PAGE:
Since then, he has produced five shows in space first imagined by Gene Roddenberry in the 1960s, all at Paramount +. They are “Star Trek: Discovery”. “Star Trek: Picard”; “Star Trek: Lower Deck”; “Star Trek: Prodigy” debuting in the fall. According to ViacomCBS, Star Trek: Discovery and Star Trek: Picard are one of the most watched original series on Paramount +.
We are also working on a show built around “Section 31” starring Michelle Yeoh and “Starfleet Academy” for young people.
But how much “Star Trek” do you need on one planet?
“I think we’re just getting started,” Curtsman said. “There are many more.”
He recently finished a four-month filming in London in the first half of the 10-episode series The Man Who Fell to Earth, based on the 1976 David Bowie film. Chiwetel Ejiofor plays a new alien character that has arrived on Earth at a turning point in human evolution.
Kurtzmann said he loves the experience of working in the series, supported by the fact that the pandemic gave him and his writing partner Jenny Lumet the opportunity to complete all the episodes before the production began. Said.
“If I had made this as a movie, I wouldn’t have done anything completely different,” he said. “I work with movie stars from three different countries, and I’m certainly shooting sequences that aren’t typical TV sequences. All of this can only be done because of my experience in cinema.”
Mr. Lumet met Mr. Kurtzman in 2015. After watching the movie “Rachel Getting Married” she wrote, he demanded that he get together. Lumet said he was surprised that this “khaki sci-fi robot man” was totally interested in seeing her.
“All he wanted to do was talk about the little moments of the movie, the little real moments of the movie, the little moments of the TV show. He was very kind and glad to listen,” she says. I did. “Usually the robot guys don’t want to hear anything. That’s all he wanted to do. It was really cool.”
They have worked on everything from Star Trek: Discovery and Star Trek: The Strange New World to the short-lived Clarisse and the Man Who Fallen to Earth. Next, in a limited showtime series, I’ll be working on the story of Lumet’s grandmother Lena Horne.
People around Mr. Kurtzman said his early television experience (“aliases,” “fringes,” and “Sleepy Hollow”) allowed him to manage multiple projects at once without being overwhelmed. I admit it. “He has the almost supernatural ability to keep separate tracks in this show, this show, and in the head of this show, and he can jump from one to the other,” Lumet said. Said. “He is one of the few who can keep all trains running.”
His work as a film writer began with Michael Bay’s 2005 film The Island.Soon he and Mr Orchi were called “Hollywood Secret Weapon” Due to the ability of others to crack scripts for favorable existing properties (such as “Transformers”) that others couldn’t. That’s why he began to consider “Star Trek” in the same vast language that Marvel Studios sees in the movie world. This is a strategy that CBS Studios has thoroughly approved.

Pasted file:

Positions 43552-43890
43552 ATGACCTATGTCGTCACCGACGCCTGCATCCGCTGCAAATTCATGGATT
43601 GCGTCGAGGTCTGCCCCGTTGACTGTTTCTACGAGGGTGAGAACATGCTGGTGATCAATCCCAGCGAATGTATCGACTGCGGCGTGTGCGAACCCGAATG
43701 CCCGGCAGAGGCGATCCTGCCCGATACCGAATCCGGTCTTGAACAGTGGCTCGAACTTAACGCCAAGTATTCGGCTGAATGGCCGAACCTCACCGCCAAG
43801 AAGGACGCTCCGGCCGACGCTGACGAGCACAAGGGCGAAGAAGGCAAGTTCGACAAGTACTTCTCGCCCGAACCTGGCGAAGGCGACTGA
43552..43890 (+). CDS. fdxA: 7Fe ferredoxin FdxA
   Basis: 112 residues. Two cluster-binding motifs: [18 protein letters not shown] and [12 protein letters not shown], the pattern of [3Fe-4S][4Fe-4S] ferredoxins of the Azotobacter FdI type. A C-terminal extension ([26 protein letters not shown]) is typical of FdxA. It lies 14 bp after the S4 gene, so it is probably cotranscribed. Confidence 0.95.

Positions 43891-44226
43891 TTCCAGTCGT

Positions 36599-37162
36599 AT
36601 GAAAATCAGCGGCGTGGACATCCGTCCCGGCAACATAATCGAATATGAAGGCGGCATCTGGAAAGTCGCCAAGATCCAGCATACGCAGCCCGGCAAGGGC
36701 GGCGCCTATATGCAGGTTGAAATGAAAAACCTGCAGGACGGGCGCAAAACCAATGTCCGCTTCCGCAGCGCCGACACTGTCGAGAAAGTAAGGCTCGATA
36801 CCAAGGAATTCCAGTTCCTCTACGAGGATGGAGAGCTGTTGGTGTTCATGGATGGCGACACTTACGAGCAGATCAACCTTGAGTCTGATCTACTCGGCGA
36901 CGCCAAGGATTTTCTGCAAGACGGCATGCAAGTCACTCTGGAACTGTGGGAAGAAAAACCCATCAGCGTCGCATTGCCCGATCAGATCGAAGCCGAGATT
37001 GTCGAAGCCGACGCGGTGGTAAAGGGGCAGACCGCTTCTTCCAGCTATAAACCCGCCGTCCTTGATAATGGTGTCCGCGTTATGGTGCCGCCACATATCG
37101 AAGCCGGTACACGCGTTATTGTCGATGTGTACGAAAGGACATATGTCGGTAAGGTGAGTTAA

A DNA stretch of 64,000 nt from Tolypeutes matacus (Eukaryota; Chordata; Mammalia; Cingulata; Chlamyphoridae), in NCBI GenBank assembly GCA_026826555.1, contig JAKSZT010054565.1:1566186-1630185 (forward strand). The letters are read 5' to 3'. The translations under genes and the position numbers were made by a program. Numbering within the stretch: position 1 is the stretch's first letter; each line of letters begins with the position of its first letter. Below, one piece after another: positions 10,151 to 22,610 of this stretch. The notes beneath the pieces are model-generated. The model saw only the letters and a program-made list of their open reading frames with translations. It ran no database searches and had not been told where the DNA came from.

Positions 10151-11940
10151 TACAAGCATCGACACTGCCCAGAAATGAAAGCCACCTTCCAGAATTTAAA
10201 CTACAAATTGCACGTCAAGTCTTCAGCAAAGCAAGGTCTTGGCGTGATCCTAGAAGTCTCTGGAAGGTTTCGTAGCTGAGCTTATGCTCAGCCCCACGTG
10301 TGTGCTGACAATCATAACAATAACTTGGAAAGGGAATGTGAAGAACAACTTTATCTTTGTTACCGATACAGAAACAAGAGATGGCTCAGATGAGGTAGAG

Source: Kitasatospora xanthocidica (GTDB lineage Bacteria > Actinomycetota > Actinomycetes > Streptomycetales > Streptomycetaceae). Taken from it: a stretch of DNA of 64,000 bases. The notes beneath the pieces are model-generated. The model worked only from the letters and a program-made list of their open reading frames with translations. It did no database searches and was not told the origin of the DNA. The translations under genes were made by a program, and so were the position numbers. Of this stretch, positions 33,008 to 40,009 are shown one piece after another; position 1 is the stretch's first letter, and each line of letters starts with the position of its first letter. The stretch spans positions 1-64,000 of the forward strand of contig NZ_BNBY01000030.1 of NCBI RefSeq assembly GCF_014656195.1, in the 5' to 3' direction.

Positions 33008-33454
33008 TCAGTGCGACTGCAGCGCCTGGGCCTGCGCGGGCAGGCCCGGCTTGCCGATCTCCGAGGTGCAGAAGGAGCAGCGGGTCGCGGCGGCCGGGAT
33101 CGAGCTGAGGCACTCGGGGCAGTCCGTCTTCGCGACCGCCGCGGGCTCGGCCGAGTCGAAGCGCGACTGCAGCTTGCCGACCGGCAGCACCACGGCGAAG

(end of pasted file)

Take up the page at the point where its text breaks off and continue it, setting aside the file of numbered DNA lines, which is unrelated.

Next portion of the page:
David Stapf, president of CBS Studios, points out “Star Trek: Prodigy” as an example. One of the first animated “Star Trek” shows for kids, the animated show will debut in the fall of Paramount + before moving to Nickelodeon.
“It obviously fosters a much younger generation of fans and helps consumer products,” Stapf said. “But it’s also a smart way to consider building the entire universe.”
For Stapf, who has been directing CBS Studios since 2004, the “wonder” of “Star Trek” has many implications.
“Anything is possible, as long as it fits into the” Star Trek “spirit of inspiration, optimism, and the general idea that humanity is good,” he said. “If you name a genre, such as comedy, adult animation, kids animation, there’s probably a” Star Trek “version. “
This is good news for Kurtzman, who wants to be even stranger in the franchise, which is celebrating his 55th birthday this year. He refers to the pitch from Graham Wagner (“Portlandia”, “Silicon Valley”) centered around the character Worf, which he calls “incredibly entertaining, inspirational and inspiring.” I’m out.
“If it were left to me alone, I would be pushing the boundaries far beyond what most people would want,” he said. “I think we might get there. Marvel has proved that you can actually do it. But to get there you need to build a specific foundation and we still build the foundation. doing.”